When a serious crime is committed, police need answers quickly to increase their chances of apprehending the offender(s). Police are required to make informed decisions at the site of the crime, so better understanding of a sample at its source is helpful.
Forensics teams must collect samples and test them before delivering their results to the police. Generally this process requires samples to be transported to a centralized laboratory for analysis. This can take up to several days, depending on the case, and how many times scientists must return to the crime scene to collect additional samples.
The Institute of Environmental Science and Research (ESR) scientist Rachel Fleming has recognized the opportunity for a better process through on-site analysis, to help scientists, police and prosecutors carry out their work more efficiently.
In New Zealand, once samples are collected from a crime scene they are returned to one of three labs to undergo qPCR testing. This determines who the sample came from as well as what it consists of (e.g. saliva, blood, etc.). When the ESR team are confident of the result, they inform the police to aid in the investigation.
Having the ability to conduct these analyses at the crime scene without the need to take samples off site would result in faster sample turnaround and more efficient use of forensic resources.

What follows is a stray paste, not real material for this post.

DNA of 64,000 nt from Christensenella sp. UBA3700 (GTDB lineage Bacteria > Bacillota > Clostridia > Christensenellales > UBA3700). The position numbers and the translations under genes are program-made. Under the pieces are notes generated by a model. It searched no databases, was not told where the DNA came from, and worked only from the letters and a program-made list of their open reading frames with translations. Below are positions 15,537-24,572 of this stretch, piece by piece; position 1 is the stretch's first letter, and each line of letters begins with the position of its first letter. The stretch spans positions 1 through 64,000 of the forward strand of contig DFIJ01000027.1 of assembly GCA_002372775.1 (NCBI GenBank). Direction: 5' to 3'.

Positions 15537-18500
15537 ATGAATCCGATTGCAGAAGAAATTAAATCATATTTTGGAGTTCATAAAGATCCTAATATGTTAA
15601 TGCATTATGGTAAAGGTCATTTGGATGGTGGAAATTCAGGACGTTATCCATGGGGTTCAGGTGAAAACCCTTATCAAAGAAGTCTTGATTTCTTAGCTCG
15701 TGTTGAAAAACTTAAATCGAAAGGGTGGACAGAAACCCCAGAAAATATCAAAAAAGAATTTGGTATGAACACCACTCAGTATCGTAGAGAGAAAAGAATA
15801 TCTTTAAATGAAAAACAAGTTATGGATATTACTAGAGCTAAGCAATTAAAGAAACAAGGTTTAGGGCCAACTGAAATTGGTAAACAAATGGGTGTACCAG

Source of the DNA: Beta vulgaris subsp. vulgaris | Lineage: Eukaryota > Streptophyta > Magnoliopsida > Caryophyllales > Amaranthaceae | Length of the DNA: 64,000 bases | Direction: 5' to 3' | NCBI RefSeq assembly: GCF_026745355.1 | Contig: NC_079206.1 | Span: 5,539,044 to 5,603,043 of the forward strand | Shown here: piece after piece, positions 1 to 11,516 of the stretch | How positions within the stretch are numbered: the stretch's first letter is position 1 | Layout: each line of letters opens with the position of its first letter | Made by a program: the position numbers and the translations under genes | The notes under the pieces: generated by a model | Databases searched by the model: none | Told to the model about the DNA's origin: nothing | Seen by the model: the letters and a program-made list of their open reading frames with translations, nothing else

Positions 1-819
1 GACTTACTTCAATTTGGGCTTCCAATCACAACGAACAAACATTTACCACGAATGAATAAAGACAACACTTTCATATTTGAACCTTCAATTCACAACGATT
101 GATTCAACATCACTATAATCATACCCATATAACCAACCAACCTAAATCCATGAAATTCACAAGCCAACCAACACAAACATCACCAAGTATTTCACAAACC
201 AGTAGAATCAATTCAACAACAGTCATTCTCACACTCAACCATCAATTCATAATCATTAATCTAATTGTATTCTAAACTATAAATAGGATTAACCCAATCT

Rachel’s work in this area is world leading “We have a lot to do with Australia, the US, UK and European groups, even though we’re just little old New Zealand, we do have a big say in the forensic community,” she explains.
For the New Zealand police, timeliness is everything when it comes to crime scene testing and sampling. Speeding up the testing process can greatly increase the chances of a successful investigation, apprehending the offender faster and ensuring a solid case is built around them.
Ubiquitome is running a grants program for research groups who would benefit from a mobile qPCR device. Rachel Fleming has been chosen as one of the finalists. To find out more about the program and view the other finalists, visit the website here.